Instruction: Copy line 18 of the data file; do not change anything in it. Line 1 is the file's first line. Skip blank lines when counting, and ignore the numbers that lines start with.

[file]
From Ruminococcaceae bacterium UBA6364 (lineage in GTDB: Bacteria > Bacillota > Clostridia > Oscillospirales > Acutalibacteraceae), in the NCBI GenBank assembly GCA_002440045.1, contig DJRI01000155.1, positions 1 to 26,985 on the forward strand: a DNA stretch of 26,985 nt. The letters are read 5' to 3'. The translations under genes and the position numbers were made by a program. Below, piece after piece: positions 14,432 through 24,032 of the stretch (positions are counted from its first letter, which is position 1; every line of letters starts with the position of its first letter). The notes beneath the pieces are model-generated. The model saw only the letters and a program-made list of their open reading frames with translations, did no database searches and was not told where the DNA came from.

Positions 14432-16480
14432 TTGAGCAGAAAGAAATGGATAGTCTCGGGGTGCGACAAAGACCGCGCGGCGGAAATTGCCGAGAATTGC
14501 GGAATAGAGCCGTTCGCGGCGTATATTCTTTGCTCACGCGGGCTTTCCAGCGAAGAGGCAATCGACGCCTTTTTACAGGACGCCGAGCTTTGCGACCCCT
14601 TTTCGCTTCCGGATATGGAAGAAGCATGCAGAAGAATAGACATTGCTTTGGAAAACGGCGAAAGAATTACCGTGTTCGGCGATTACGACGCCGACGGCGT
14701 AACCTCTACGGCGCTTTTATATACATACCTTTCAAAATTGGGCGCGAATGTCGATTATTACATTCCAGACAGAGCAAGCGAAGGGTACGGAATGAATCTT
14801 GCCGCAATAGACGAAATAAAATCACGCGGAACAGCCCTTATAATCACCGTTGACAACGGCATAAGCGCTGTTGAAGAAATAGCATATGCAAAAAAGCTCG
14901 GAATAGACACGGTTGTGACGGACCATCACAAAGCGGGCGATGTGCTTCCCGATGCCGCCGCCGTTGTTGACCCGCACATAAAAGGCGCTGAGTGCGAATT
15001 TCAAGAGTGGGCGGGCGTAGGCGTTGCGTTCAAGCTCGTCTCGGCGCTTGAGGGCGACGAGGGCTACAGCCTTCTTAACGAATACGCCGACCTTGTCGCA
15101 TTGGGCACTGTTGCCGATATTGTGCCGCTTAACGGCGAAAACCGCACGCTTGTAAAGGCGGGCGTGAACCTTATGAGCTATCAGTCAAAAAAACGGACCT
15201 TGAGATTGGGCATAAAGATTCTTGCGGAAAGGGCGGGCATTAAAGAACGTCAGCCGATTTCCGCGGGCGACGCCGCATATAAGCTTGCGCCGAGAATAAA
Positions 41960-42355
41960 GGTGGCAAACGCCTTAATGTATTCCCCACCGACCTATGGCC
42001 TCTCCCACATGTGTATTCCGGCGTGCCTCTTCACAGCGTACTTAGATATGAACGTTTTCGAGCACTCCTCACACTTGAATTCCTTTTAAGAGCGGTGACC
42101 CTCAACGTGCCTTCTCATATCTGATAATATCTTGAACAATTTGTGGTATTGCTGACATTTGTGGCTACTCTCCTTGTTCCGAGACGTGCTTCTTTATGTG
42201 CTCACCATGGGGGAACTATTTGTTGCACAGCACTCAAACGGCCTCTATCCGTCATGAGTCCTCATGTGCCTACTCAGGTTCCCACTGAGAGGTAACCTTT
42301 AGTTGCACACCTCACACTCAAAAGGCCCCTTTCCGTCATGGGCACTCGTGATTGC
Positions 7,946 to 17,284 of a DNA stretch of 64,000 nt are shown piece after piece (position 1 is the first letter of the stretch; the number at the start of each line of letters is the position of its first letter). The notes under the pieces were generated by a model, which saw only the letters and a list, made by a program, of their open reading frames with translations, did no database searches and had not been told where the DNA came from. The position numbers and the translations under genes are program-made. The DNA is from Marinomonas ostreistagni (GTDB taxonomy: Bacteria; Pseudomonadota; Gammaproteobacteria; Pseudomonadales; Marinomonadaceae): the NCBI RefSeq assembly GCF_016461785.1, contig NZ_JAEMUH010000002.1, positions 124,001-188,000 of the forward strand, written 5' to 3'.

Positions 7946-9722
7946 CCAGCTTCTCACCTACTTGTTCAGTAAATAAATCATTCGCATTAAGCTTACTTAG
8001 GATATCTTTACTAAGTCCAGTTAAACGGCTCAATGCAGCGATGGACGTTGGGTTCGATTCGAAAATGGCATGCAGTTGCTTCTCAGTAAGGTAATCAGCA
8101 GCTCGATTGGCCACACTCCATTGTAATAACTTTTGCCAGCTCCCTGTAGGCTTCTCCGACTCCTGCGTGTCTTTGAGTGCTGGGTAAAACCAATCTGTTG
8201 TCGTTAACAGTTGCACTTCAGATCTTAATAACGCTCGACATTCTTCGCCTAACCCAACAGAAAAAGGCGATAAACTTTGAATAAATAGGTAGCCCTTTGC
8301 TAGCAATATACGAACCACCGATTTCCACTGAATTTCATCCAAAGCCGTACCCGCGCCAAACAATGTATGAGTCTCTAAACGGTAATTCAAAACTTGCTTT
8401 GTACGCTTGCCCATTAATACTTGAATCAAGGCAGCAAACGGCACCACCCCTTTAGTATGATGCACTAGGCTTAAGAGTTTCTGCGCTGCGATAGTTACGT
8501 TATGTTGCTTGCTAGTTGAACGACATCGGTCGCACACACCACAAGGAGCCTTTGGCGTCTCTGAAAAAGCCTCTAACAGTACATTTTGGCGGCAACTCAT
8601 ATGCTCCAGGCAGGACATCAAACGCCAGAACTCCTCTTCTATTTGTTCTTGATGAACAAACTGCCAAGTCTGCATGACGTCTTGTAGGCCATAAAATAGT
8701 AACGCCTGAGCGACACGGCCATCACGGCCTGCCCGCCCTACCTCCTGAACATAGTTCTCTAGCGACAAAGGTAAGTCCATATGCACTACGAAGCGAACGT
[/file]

Positions 7,946 to 17,284 of a DNA stretch of 64,000 nt are shown piece after piece (position 1 is the first letter of the stretch; the number at the start of each line of letters is the position of its first letter). The notes under the pieces were generated by a model, which saw only the letters and a list, made by a program, of their open reading frames with translations, did no database searches and had not been told where the DNA came from. The position numbers and the translations under genes are program-made. The DNA is from Marinomonas ostreistagni (GTDB taxonomy: Bacteria; Pseudomonadota; Gammaproteobacteria; Pseudomonadales; Marinomonadaceae): the NCBI RefSeq assembly GCF_016461785.1, contig NZ_JAEMUH010000002.1, positions 124,001-188,000 of the forward strand, written 5' to 3'.